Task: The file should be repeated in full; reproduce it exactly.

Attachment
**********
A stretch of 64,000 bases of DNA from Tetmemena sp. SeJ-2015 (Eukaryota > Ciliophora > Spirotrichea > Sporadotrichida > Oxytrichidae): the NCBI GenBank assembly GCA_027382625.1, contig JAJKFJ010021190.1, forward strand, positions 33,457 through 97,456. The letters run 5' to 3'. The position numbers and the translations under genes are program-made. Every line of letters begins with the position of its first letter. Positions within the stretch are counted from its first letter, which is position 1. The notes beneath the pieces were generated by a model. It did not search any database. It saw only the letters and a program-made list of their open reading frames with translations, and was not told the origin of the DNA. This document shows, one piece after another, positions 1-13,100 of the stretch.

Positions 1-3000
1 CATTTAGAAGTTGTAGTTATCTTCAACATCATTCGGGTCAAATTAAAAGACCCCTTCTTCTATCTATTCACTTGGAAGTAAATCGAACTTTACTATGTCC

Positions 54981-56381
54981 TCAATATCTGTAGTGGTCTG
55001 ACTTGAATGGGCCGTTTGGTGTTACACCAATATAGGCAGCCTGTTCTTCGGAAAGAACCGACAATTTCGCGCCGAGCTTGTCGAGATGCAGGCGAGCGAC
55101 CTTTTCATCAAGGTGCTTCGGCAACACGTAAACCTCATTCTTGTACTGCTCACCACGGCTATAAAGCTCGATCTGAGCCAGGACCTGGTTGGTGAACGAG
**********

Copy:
A stretch of 64,000 bases of DNA from Tetmemena sp. SeJ-2015 (Eukaryota > Ciliophora > Spirotrichea > Sporadotrichida > Oxytrichidae): the NCBI GenBank assembly GCA_027382625.1, contig JAJKFJ010021190.1, forward strand, positions 33,457 through 97,456. The letters run 5' to 3'. The position numbers and the translations under genes are program-made. Every line of letters begins with the position of its first letter. Positions within the stretch are counted from its first letter, which is position 1. The notes beneath the pieces were generated by a model. It did not search any database. It saw only the letters and a program-made list of their open reading frames with translations, and was not told the origin of the DNA. This document shows, one piece after another, positions 1-13,100 of the stretch.

Positions 1-3000
1 CATTTAGAAGTTGTAGTTATCTTCAACATCATTCGGGTCAAATTAAAAGACCCCTTCTTCTATCTATTCACTTGGAAGTAAATCGAACTTTACTATGTCC

Positions 54981-56381
54981 TCAATATCTGTAGTGGTCTG
55001 ACTTGAATGGGCCGTTTGGTGTTACACCAATATAGGCAGCCTGTTCTTCGGAAAGAACCGACAATTTCGCGCCGAGCTTGTCGAGATGCAGGCGAGCGAC
55101 CTTTTCATCAAGGTGCTTCGGCAACACGTAAACCTCATTCTTGTACTGCTCACCACGGCTATAAAGCTCGATCTGAGCCAGGACCTGGTTGGTGAACGAG